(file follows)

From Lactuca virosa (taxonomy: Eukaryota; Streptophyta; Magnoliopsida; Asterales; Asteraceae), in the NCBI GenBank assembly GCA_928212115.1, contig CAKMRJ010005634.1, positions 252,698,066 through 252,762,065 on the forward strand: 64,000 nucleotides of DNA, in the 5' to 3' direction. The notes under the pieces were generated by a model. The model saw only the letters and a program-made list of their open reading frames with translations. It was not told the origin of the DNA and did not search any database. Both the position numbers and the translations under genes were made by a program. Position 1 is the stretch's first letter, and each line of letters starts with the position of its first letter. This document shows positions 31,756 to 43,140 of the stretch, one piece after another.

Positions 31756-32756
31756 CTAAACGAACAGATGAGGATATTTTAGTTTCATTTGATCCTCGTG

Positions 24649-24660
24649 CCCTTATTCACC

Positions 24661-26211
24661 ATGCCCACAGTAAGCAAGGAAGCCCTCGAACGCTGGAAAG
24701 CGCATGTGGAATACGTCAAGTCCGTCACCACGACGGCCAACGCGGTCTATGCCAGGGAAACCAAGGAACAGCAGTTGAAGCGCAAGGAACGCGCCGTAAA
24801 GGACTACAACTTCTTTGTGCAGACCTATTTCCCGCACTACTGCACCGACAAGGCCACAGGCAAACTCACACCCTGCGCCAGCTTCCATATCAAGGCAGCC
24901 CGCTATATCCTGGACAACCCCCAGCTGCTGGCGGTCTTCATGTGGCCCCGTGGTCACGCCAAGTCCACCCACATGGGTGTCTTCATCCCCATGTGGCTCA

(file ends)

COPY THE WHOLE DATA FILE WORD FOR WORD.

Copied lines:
From Lactuca virosa (taxonomy: Eukaryota; Streptophyta; Magnoliopsida; Asterales; Asteraceae), in the NCBI GenBank assembly GCA_928212115.1, contig CAKMRJ010005634.1, positions 252,698,066 through 252,762,065 on the forward strand: 64,000 nucleotides of DNA, in the 5' to 3' direction. The notes under the pieces were generated by a model. The model saw only the letters and a program-made list of their open reading frames with translations. It was not told the origin of the DNA and did not search any database. Both the position numbers and the translations under genes were made by a program. Position 1 is the stretch's first letter, and each line of letters starts with the position of its first letter. This document shows positions 31,756 to 43,140 of the stretch, one piece after another.

Positions 31756-32756
31756 CTAAACGAACAGATGAGGATATTTTAGTTTCATTTGATCCTCGTG

Positions 24649-24660
24649 CCCTTATTCACC

Positions 24661-26211
24661 ATGCCCACAGTAAGCAAGGAAGCCCTCGAACGCTGGAAAG
24701 CGCATGTGGAATACGTCAAGTCCGTCACCACGACGGCCAACGCGGTCTATGCCAGGGAAACCAAGGAACAGCAGTTGAAGCGCAAGGAACGCGCCGTAAA
24801 GGACTACAACTTCTTTGTGCAGACCTATTTCCCGCACTACTGCACCGACAAGGCCACAGGCAAACTCACACCCTGCGCCAGCTTCCATATCAAGGCAGCC
24901 CGCTATATCCTGGACAACCCCCAGCTGCTGGCGGTCTTCATGTGGCCCCGTGGTCACGCCAAGTCCACCCACATGGGTGTCTTCATCCCCATGTGGCTCA